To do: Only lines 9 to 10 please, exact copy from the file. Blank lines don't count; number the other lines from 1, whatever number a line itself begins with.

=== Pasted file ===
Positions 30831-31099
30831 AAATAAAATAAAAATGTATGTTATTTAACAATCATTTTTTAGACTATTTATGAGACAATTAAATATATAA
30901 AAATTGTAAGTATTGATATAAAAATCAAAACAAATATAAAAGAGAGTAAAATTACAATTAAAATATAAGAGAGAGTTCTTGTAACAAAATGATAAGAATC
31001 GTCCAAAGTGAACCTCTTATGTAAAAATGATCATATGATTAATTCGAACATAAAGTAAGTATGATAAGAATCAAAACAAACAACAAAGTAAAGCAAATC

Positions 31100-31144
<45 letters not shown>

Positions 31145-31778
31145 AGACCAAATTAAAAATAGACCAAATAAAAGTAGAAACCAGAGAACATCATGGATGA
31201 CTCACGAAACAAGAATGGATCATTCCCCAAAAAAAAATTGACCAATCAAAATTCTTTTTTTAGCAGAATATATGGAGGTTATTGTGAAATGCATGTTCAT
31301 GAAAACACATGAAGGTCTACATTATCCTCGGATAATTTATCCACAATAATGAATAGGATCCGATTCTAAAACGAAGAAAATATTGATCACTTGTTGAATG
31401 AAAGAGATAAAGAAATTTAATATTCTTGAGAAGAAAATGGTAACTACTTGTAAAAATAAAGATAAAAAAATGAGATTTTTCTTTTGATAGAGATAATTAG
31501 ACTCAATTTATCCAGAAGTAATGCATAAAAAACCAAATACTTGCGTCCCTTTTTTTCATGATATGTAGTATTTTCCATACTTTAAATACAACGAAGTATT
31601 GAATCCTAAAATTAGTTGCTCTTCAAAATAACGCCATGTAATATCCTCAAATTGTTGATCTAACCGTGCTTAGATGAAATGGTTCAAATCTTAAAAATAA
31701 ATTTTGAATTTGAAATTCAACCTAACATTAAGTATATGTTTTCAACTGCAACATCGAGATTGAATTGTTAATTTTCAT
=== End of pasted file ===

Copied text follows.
31201 CTCACGAAACAAGAATGGATCATTCCCCAAAAAAAAATTGACCAATCAAAATTCTTTTTTTAGCAGAATATATGGAGGTTATTGTGAAATGCATGTTCAT
31301 GAAAACACATGAAGGTCTACATTATCCTCGGATAATTTATCCACAATAATGAATAGGATCCGATTCTAAAACGAAGAAAATATTGATCACTTGTTGAATG